Ketchikan Correctional Center
Budge and Heipt who represented the young man said Troy Wallace lost his life due to serious complications from alcohol withdrawal. The attorneys said Wallace was an alcoholic who voluntarily presented himself to the jail to serve a ten-day sentence for disorderly conduct.
They said Troy was admitted to the jail during the afternoon of July 20, 2004. When Wallace was admitted, according to the attorneys, Wallace was suffering initial signs and symptoms of alcohol withdrawal. Those symptoms progressively worsened during his short incarceration said Budge and Heipt. By the second full day of Wallace's confinement, they said Wallace was hallucinating, sweating profusely, and suffering other serious complications due to a medical condition known as "delirium tremens." Delirium tremens is a serious medical emergency that often results in death without aggressive in-hospital treatment said the attorneys.
The lawsuit was brought on behalf of Troy Wallace's mother, Julia Walker, of Mt. Vernon, Washington. In the course of investigating Troy Wallace's death, Seattle civil rights attorneys Ed Budge and Erik Heipt said they uncovered evidence that jail employees failed to respond appropriately to Wallace's worsening symptoms. Eventually, Wallace suffered seizures and collapsed in his cell.
The settlement resolves the claims against the State of Alaska and its employees, but does not end the case entirely. Through her attorneys, Wallace's mother will continue to pursue claims against Ketchikan emergency physician, Ernest Meloche, M.D., who worked for the jail as its contract-medical provider. The lawsuit alleges that Dr. Meloche was informed of Wallace's condition but failed to order appropriate medical treatment.
State officials will not comment due to ongoing litigation.
The attorneys for Troy Wallace's mother, issued the following statement: "What happened to Troy was tragic, plain and simple. It was a death that never should have been allowed to happen. While no amount of money will ever bring Troy back, we believe that this settlement will encourage much-needed change within the Alaska Department of Corrections and other Alaska jails."
Attorneys Ed Budge and Erik Heipt, of the Seattle civil rights firm Budge & Heipt, stated they believe that the case will force police departments in Alaska and elsewhere to reexamine how they handle similar situations. "This settlement sends a message that jails cannot ignore." said Ed Budge. "Jails must learn to respond to the serious medical needs of inmates. When you hold the key to the jail, you hold the key to the lives of the inmates who are there. There is no excuse for what happened to Troy."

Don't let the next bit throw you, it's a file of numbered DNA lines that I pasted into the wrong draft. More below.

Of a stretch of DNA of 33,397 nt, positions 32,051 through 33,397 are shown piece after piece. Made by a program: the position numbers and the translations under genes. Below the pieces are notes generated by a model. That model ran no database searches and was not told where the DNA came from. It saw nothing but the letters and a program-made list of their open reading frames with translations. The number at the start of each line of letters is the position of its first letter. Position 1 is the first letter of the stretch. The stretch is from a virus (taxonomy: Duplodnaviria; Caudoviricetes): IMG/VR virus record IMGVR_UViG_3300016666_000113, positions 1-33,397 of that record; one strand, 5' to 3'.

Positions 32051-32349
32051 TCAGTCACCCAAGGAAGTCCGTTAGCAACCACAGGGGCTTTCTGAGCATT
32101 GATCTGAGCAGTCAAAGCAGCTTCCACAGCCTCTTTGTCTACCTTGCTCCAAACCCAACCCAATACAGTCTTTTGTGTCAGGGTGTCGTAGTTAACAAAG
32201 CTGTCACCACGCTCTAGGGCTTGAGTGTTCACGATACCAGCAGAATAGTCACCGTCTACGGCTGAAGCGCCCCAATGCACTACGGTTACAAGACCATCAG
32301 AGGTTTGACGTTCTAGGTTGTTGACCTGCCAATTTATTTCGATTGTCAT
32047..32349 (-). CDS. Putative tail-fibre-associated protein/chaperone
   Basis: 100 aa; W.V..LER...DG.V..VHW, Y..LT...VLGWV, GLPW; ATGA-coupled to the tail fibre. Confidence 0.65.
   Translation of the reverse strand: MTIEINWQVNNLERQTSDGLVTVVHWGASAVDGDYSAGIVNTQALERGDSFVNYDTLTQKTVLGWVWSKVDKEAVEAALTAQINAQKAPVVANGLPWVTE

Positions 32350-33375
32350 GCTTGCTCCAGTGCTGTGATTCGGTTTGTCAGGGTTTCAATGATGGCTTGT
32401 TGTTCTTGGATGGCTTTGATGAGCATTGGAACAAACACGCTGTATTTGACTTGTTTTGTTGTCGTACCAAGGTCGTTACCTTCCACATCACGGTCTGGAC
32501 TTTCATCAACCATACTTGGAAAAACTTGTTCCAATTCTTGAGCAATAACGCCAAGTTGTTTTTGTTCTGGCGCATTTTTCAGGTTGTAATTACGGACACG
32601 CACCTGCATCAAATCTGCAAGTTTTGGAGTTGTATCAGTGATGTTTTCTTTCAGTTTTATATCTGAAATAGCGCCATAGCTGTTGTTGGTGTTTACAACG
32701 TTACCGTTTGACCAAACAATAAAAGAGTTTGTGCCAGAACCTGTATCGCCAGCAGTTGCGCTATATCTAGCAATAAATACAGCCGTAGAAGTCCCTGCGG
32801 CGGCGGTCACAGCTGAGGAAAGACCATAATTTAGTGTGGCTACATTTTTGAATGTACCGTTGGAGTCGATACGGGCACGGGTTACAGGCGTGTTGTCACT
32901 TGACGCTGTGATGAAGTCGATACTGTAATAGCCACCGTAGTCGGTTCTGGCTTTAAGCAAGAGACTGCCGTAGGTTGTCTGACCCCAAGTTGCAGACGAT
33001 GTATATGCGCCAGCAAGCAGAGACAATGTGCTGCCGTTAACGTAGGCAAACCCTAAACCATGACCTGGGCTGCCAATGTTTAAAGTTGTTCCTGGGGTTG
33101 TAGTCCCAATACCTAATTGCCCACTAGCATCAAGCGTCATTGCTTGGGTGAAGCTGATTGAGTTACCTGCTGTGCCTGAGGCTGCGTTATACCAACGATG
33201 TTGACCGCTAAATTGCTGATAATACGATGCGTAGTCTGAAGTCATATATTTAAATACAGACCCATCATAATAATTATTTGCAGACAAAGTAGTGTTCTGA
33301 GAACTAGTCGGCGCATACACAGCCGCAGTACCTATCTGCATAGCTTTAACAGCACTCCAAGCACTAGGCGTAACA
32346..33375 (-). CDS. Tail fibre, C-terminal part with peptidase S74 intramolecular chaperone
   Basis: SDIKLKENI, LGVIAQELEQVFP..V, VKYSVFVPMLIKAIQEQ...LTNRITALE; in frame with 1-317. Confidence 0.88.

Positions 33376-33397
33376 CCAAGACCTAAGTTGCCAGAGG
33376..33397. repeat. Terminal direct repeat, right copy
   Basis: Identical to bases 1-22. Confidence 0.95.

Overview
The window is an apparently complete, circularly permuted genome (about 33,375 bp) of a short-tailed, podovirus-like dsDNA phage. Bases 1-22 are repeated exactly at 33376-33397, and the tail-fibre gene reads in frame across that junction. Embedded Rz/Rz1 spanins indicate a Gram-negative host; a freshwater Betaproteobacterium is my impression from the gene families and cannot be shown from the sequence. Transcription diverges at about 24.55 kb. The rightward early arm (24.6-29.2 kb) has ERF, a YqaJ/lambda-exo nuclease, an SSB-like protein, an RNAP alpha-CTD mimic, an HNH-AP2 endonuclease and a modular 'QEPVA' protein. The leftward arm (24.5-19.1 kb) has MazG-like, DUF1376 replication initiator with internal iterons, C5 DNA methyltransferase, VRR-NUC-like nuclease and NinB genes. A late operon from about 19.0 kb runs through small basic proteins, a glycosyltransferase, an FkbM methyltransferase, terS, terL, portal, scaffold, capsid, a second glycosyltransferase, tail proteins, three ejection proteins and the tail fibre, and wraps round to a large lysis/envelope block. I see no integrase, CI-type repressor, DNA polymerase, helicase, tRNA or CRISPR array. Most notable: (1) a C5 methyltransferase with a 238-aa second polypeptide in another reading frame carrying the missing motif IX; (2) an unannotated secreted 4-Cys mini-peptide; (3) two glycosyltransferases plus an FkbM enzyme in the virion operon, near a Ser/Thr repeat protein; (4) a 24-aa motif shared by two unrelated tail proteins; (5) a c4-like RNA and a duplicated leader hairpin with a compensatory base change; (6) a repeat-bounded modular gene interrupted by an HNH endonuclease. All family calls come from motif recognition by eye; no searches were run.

Heipt and Budge wrote in a news release that "Death from alcohol withdrawal is a recurring problem in jails, but one that is easily avoided if simple steps are taken. Incarceration, by its very nature, results in alcoholic inmates being immediately and involuntarily cut off from the one substance on which their bodies have become physically dependent. If appropriate medical care is not provided, inmates can experience a progression of symptoms leading up to eventual death. Jails and their staff must be trained to realize that severe alcohol withdrawal is a true medical emergency."
Heipt and his law partner, Budge, have successfully handled other cases involving in-custody death as well as excessive force cases against police departments. In 2004 they obtained a $1.6 million settlement involving an inmate's death in a Washington jail. In 2003 they received a highly publicized ruling from a federal judge that the Portland Police used excessive force in a case involving a young man who died in police custody. In 2001 they obtained an $8 million excessive force verdict against an Oregon State Trooper who shot a woman on the side of the road.
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